The nation’s top immigration and border officials are urging Homeland Security Secretary Kirstjen Nielsen to detain and prosecute all parents caught crossing the Mexican border illegally with their children, a stark change in policy that would result in the separation of families that until now have mostly been kept together.
If approved, the zero-tolerance measure could split up thousands of families, although officials say they would not prosecute those who turn themselves in at legal ports of entry and claim asylum. More than 20,000 of the 30,000 migrants who sought asylum during the first quarter – the period from October-December – of the currrent fiscal year crossed the border illegally.
In a memorandum that outlines the proposal and was obtained by The Washington Post, officials say that threatening adults with criminal charges and prison time would be the “most effective” way to reverse the steadily rising number of attempted crossings. Most parents now caught crossing the border illegally with their children are quickly released to await civil deportation hearings.
The memo sent to Nielsen on Monday – and signed by acting Director of Immigration and Customs Enforcement Thomas Homan, Director of Citizenship and Immigration Services L. Francis Cissna and Customs and Border Protection Commissioner Kevin K. McAleenan – said attempted crossings by parents with children increased to nearly 700 a day last week, the highest level since 2016. The officials predicted that the number will continue to rise if Nielsen does not act.
Lee Gelernt, an attorney with the American Civil Liberties Union who has filed a federal lawsuit in California over earlier instances of family separations at the border, said the proposal “makes children as young as 2 and 3 years old pawns in a cruel public policy experiment.”
President Donald Trump has repeatedly vowed to crack down on illegal border crossings. He renewed that pledge this month, signing his second directive ordering the end of “catch and release,” a term used by critics to describe the current practice.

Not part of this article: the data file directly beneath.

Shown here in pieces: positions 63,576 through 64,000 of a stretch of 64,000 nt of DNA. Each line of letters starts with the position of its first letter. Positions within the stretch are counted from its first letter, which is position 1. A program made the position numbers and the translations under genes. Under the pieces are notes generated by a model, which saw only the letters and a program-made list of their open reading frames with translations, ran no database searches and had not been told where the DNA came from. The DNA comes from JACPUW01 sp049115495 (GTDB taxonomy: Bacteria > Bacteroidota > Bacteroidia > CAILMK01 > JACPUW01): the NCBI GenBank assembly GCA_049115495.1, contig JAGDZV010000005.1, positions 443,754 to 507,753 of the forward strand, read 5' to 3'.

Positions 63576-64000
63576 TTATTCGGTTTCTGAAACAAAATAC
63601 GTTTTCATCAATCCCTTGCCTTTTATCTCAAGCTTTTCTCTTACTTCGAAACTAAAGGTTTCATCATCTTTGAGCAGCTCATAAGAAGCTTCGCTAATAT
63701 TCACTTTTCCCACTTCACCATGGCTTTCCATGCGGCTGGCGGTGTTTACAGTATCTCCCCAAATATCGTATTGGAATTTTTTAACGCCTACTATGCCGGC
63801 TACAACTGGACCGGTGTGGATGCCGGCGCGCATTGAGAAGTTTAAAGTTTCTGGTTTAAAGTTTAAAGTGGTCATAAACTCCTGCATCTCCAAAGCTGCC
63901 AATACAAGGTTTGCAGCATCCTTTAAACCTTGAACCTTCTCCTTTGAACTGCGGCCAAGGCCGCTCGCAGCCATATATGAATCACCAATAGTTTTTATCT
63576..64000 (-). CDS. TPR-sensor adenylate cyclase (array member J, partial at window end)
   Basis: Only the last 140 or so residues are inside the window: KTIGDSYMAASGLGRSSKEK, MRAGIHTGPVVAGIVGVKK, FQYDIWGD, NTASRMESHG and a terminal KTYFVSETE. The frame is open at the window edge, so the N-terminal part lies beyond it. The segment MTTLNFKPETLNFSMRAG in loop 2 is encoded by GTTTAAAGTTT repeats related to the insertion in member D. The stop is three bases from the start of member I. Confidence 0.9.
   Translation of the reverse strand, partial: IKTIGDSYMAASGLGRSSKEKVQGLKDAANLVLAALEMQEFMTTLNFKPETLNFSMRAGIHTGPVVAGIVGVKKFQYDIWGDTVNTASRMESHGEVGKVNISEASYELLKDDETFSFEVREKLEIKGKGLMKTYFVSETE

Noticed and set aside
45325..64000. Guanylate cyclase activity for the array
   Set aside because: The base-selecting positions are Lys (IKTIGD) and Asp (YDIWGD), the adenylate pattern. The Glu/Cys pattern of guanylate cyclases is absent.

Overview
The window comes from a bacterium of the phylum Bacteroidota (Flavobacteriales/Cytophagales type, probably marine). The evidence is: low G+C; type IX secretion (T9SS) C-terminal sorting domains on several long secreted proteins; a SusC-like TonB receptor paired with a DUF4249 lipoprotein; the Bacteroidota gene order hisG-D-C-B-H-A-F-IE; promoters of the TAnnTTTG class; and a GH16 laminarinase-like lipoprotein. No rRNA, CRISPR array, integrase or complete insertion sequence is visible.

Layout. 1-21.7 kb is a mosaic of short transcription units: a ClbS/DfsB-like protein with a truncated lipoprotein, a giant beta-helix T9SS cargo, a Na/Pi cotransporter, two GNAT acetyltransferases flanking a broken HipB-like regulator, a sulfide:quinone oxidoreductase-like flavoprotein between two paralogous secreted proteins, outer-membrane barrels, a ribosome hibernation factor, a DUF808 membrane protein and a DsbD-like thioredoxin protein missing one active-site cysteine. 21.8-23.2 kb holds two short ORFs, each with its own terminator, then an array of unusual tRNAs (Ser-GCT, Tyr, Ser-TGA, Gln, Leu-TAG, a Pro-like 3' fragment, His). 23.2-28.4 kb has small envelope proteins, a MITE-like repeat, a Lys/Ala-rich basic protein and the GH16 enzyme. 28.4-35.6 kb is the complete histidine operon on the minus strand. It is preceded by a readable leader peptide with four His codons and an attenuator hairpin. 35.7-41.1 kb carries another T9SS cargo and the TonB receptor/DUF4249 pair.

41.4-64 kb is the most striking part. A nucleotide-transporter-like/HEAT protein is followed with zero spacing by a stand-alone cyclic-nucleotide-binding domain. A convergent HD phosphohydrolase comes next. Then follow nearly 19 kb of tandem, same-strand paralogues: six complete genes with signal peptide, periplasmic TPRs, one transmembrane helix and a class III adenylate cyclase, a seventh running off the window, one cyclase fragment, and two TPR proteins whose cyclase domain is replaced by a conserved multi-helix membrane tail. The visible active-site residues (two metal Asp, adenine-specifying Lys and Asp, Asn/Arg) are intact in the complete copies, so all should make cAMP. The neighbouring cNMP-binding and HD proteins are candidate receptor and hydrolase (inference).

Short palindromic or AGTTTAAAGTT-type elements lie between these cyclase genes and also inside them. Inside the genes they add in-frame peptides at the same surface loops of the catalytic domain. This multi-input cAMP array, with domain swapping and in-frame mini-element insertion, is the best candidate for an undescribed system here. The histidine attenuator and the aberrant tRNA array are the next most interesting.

The Post subsequently reported that the government has released about 100,000 parents and children since Trump took office. Officials say they are forced to do so by federal laws and court rulings that limit the detention of children, in addition to limits imposed by a lack of detention space for adults.
After Trump’s directive, issued April 6, Attorney General Jeff Sessions ordered U.S. attorneys along the border from Texas to California to prosecute “to the extent practicable” all illegal border crossers referred to them by the Department of Homeland Security. Monday’s memo urged Nielsen to refer for prosecution “100 percent” of the adults held at the border, “including those initially arriving or apprehended with minors.”
Such a policy would mean separating parents and children, because the parents would be placed in criminal detention, where children cannot be held.
The memo said the Trump administration tried this approach in the Border Patrol’s El Paso sector, which covers West Texas and part of New Mexico, between July 2017 and November 2017.
Afterward, the number of families trying to cross illegally plunged by 64 percent, the memo said. “This decrease was attributed to the prosecution of adults . . . for illegal entry,” the memo said. ” Of note, the numbers began rising again after the initiative was paused.”
(c) 2018, The Washington Post · Maria Sacchetti